We bought a house in Beverly Hills and moved in on June 1. Our first water bill from Rolling Oaks Utilities covered a 22-day period, during which, the bill said, we used 68,000 gallons for a total charge of $95.09.
We complained to Rolling Oaks but, while it admitted the usage was unusual, it also said our water would be shut off if we didn't pay the bill. We felt we were forced to pay.
Our second bill was for a 33-day period, in which we used only 7,000 gallons of water for a charge of $8.85. That was closer to what we're used to paying.
Our next bill arrived in September, for the period of July 25 through Aug. 18. This one charged us $143.19 for 94,000 gallons of water. There is no way two people could use that much water. We didn't do anything different from the previous month.
Our last bill was higher than our electric bill. We're on a fixed income. At this rate, we'll be forced to sell our house.
- Mike Heine
Two people may not be able to use so many gallons of water a month, but two people watering their lawn can. Donald Phillips, project manager at Rolling Oaks Utilities, said that as a result of new conservation measures, those who use the most water pay higher rates per gallon. The highest rates are applied to those using 40,000 gallons or more. "We explained to Mr. and Mrs. Heine that they would need to cut back on watering the lawn if they would like to see the bills go down," he said. "We do have customers that use more than (the Heines) have in a month just to water the lawn."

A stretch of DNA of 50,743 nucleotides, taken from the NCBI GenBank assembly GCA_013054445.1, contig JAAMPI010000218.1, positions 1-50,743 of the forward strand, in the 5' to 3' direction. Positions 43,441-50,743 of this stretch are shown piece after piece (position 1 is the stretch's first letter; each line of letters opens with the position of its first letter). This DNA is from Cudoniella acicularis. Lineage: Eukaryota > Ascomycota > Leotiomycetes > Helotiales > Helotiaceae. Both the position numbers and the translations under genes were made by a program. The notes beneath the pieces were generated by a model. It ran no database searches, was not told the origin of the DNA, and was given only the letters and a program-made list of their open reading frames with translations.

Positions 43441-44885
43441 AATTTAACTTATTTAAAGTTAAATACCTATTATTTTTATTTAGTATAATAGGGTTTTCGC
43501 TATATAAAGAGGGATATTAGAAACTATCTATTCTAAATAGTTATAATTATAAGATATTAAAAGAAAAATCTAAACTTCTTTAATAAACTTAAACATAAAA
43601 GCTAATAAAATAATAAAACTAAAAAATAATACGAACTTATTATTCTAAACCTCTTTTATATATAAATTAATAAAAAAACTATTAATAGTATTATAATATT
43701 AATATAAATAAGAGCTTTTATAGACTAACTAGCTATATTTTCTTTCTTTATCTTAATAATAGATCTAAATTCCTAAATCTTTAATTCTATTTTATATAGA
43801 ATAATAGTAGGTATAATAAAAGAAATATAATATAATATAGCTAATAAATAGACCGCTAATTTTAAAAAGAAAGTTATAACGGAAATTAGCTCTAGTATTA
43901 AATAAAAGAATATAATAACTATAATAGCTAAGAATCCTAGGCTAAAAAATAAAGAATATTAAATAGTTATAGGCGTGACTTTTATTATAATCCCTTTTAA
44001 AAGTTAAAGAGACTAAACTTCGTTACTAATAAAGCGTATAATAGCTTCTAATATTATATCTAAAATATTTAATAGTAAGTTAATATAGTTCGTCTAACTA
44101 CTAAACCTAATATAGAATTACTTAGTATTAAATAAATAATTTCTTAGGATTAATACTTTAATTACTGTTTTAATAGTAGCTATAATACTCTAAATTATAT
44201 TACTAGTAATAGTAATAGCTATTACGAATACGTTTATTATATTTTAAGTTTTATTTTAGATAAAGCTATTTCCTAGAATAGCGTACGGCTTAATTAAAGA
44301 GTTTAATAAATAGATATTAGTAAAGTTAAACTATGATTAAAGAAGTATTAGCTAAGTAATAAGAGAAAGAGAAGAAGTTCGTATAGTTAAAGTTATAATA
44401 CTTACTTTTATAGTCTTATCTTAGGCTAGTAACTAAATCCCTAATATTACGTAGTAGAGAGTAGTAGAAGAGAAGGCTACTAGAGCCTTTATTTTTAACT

Phillips said the company received a call from the Office of Utility Regulation on Sept. 5. In response, a work order was issued for a master meter check to ensure that your meter was working correctly. According to Phillips, you were there for the procedure. The check showed the meter was "registering 100 percent accurate," he said.
Utility employees have no way to determine how you use your water. "It was explained to Mr. and Mrs. Heine how to read their meter so that they can keep track of their usage on a daily basis," Phillips said.
If you've done so and still think your use is too high, we suggest you contact an irrigation specialist. He can check your system for leaks and adjust your settings if needed.
Action solves problems and gets answers for you. If you have a question, or your own attempts to resolve a consumer complaint have failed, write Times Action, P.O. Box 1121, St. Petersburg, FL 33731, or call your Action number, (727) 893-8171, or, outside of Pinellas, toll-free 1-800-333-7505, ext. 8171, to leave a recorded request. Requests will be accepted only by mail or voice mail.